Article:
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Prince Henry’s Hospital

Prince Henry’s Hospital

Demolition of Prince Henry’s Hospital. Photo by Andy Gott.

In 1994, Sandra May, watching the news on TV, saw the hospital where she had begun her nursing career fall into a pile of rubble (1).

Formerly the Melbourne Homoeopathic Hospital and built on its St Kilda Road, South Melbourne, site in 1885, Prince Henry’s Hospital had amalgamated with the Queen Victoria Medical Centre and Moorabbin Hospital to form the Monash Medical Centre (2).

In 1991 – 30 years ago this year – Prince Henry’s Hospital ceased operating and three years later the building was demolished to make way for the apartments which exist now on the site.

Having opened as a homeopathic hospital caring for the poor in 1876, in 1934, with the reputation of homeopathy on the wane, it was renamed Prince Henry’s in honour of the royal visit of the Duke of Gloucester. The hospital was rebuilt in 1936.

Prince Henry’s postcard

Prince Henry’s postcard

ANMF (Vic Branch) Secretary Lisa Fitzpatrick and Sandra May were two of the thousands of nurses who trained at Prince Henry’s Hospital. After watching its demolition on the TV news, Sandra wrote an article farewelling the hospital.

It was then more than 20 years since she had been one of the nurses rushing from the nurses’ home to the hospital, ‘gorgeous royal-purple capes bobbing like billowy deep violet petunia petals’. (3)

Another nurse who started training at Prince Henry’s in 1982 recalled:

All nurse training was hospital-based then and it was mandatory to live in the Nurses Home at the hospital. This was a bit daunting at first moving into a large multi-story building, in the centre of Melbourne City, with a whole lot of other people I had never met before!

But once everyone got to know each other, it was actually great fun! Much frivolity was had. It was not rare to see furniture going up and down in lifts, sometimes thrown off balconies into the pool below! And many a rule was broken in the Nurses Home, broken curfews and boyfriends sneaking in were some of the more common offences! (4)

The hospital’s original mission of providing compassionate care for Melbourne’s disadvantaged continued during Sandra May’s years of nursing at Prince Henry’s.

‘Homeless alcoholics were deloused in casualty and often given a bed and a few good feeds before resuming their outdoor activities
in Port Melbourne, South Melbourne or St Kilda,’ Sandra wrote.

She recalled nursing psychiatric patients in locked and padded cells in ward 2 West and a visit from a former patient: ‘…a most elegant and charming gentleman (then a well-known photographer) came to the ward and asked for me, bearing gifts and thanks – he had been the previously unrecognisable patient in cell 2 who I had helped nurse through horrific DTs.’ (5)

Blackout preparations in Melbourne during World War II – Prince Henry’s hospital being prepared – c1941

Blackout preparations in Melbourne during World War II – Prince Henry’s hospital being prepared – c1941

As well as being a centre for nursing education, Prince Henry’s was affiliated to the University of Melbourne as a doctors’ teaching hospital, later to become affiliated with Monash University.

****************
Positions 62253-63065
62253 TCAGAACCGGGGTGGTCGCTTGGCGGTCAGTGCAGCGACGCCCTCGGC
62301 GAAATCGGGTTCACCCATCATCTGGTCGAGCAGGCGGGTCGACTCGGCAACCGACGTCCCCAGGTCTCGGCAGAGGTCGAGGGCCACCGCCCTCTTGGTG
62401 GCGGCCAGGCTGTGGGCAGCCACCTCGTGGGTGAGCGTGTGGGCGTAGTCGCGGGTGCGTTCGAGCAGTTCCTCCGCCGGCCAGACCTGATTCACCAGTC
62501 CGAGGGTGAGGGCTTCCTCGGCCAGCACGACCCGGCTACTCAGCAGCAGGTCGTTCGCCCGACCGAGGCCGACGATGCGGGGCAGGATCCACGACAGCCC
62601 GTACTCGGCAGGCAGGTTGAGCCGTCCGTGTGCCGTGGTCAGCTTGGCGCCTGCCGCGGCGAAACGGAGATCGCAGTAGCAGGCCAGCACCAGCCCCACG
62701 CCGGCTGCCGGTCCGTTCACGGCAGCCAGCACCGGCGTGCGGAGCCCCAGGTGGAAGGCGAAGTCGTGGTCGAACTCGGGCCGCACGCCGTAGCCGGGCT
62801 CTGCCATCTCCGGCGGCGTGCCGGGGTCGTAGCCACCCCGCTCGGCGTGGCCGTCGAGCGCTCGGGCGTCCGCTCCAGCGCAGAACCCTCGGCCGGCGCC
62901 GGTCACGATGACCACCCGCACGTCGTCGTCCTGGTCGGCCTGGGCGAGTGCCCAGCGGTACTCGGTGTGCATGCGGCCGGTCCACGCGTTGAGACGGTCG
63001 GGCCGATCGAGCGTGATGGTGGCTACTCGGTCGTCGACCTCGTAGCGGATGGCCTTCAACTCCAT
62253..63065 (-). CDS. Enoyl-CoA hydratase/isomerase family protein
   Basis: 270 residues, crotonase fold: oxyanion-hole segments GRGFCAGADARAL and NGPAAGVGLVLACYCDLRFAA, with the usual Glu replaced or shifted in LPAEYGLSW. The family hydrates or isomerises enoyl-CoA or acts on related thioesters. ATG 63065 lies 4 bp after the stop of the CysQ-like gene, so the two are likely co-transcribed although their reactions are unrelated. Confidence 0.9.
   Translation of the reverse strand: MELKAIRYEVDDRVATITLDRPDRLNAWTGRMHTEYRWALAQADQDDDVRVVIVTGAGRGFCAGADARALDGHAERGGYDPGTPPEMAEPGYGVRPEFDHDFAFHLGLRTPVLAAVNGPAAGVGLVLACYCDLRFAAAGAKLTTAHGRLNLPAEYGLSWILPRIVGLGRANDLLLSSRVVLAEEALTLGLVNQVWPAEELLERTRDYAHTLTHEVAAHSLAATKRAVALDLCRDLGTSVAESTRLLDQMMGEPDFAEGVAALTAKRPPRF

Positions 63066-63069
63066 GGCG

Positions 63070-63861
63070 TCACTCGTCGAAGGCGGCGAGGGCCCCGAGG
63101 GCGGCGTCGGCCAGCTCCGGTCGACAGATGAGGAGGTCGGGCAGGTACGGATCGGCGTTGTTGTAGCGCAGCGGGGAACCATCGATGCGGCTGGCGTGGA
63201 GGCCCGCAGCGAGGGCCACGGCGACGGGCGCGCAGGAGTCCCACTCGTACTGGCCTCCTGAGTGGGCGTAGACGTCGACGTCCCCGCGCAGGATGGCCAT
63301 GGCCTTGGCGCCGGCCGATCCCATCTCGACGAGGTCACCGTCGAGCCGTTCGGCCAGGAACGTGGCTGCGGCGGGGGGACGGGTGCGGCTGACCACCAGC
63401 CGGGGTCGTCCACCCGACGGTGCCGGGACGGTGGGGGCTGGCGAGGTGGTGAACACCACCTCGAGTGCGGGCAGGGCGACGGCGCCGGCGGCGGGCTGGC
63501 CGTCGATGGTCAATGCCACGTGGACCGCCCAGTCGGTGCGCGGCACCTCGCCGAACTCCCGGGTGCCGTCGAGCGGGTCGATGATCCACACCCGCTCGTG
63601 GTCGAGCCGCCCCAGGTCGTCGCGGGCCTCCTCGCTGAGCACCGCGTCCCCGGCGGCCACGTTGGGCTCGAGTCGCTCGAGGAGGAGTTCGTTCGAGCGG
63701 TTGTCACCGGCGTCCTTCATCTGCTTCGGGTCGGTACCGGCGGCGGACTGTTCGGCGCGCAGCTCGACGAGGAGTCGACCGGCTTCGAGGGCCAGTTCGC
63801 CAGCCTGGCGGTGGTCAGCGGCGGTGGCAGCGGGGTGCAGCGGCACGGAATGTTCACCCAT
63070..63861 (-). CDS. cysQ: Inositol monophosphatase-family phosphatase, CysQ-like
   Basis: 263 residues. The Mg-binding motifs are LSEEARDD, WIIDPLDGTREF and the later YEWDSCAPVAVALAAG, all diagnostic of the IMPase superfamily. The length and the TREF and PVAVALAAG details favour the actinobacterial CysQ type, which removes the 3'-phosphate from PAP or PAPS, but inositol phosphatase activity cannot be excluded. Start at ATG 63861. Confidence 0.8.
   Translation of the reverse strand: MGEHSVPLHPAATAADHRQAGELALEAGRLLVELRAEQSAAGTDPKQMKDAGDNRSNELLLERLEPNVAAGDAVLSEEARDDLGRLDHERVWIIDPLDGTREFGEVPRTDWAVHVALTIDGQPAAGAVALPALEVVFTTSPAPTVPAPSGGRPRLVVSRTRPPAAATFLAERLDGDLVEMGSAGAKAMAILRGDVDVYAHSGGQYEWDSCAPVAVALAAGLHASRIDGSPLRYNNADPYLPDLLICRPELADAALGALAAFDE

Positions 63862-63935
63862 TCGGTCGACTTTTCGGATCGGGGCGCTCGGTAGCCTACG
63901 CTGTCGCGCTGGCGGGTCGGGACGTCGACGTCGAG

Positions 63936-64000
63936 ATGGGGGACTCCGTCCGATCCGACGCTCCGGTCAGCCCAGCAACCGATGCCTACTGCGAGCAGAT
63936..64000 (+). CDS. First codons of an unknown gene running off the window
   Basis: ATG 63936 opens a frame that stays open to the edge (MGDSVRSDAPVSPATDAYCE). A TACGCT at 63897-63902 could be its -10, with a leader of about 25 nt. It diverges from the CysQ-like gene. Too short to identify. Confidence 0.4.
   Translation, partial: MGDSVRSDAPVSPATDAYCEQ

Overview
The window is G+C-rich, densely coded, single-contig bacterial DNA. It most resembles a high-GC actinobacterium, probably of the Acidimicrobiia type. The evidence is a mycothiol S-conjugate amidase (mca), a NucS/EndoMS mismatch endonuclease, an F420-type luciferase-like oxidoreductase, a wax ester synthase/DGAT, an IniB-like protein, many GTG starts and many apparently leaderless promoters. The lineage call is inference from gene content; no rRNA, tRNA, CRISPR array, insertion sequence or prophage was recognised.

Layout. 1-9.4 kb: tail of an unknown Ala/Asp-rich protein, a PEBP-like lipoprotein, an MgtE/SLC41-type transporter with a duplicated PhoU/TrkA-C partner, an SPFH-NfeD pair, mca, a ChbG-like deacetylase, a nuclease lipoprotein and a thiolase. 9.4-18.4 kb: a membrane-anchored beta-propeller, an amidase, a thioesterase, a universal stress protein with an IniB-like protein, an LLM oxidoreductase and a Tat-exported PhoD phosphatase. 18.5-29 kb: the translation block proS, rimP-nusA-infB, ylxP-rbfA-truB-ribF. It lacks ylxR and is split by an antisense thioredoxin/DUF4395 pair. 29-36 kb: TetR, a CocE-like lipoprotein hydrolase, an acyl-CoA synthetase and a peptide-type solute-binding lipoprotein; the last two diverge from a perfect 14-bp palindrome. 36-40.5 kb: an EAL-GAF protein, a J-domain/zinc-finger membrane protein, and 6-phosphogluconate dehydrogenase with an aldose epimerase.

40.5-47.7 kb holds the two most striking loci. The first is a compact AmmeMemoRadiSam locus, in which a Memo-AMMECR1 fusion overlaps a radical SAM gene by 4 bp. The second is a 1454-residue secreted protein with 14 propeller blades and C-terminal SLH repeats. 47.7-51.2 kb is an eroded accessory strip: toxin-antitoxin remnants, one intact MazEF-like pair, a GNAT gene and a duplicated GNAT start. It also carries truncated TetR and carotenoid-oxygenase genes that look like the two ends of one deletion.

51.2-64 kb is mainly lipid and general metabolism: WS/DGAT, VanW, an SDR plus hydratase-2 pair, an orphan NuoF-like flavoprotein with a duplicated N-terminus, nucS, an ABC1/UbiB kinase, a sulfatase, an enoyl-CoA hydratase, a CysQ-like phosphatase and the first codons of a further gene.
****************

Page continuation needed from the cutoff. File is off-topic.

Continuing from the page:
The hospital’s Prince Henry’s Medical Research Centre, established in 1960, specialised in endocrinology, particularly reproductive medicine, and had a global reputation.

Prince Henry’s Hospital

Prince Henry’s Hospital

The Reproductive Medicine Clinic within the Medical Research Centre was established in 1976, conducting the ground-breaking practice of ‘artificial insemination with donor semen’, initially recruiting most donors among Prince Henry’s medical students and students from the Victorian College of the Arts. The program was established by two doctors, Doug Lording and David de Kretser, who would later become Victoria’s governor (6)(7).

A children’s wing operated at Prince Henry’s from 1910 until 1978 when it was closed following a rationalisation of paediatric services.

An anonymous donor who provided the funds to establish the children’s ward in 1910 stipulated frames were to be fixed to the walls of the children’s wards to display illustrations and drawings of children’s stories and nursery rhymes.

Four artists were commissioned to produce the works: Edith Alsop, Janet Cumbrae Stewart, Ida Rentoul Outhwaite and Jessie Traill, and the 31 watercolour paintings they produced – known as the ‘Cheer Up Children Collection’ remain in the Monash Health art collection. (8)

The ANMF (Vic Branch) digital exhibition commemorating the 30th anniversary of the 1986 nurses’ strike includes archival video footage of former ANMF (Vic Branch) Assistant Secretary Hannah Sellers and the current ANMF (Vic Branch) Secretary Lisa Fitzpatrick, then both ANMF Job Reps at Prince Henry’s, walking out of the hospital with other nursing staff as part of one of the biggest campaigns in Australia’s industrial relations history. (9)

‘There was a mixture of fear and anxiety, of grief. Nurses were in tears because they were extremely distressed to have to leave their patients…it was such an alien action for them,’ Hannah said in an interview in ‘The walk-outs’, a section of the digital exhibition.

‘I never anticipated something like that myself,’ Lisa said in her interview for the exhibition. ‘And then just to see the great camaraderie from my colleagues at Prince Henry’s… and then we walked out of Prince Henry’s and down those steps to see all of the other nurses and midwives who were there to cheer us on and support us. It was, I thought, quite extraordinary – and certainly something that will forever stay with me.’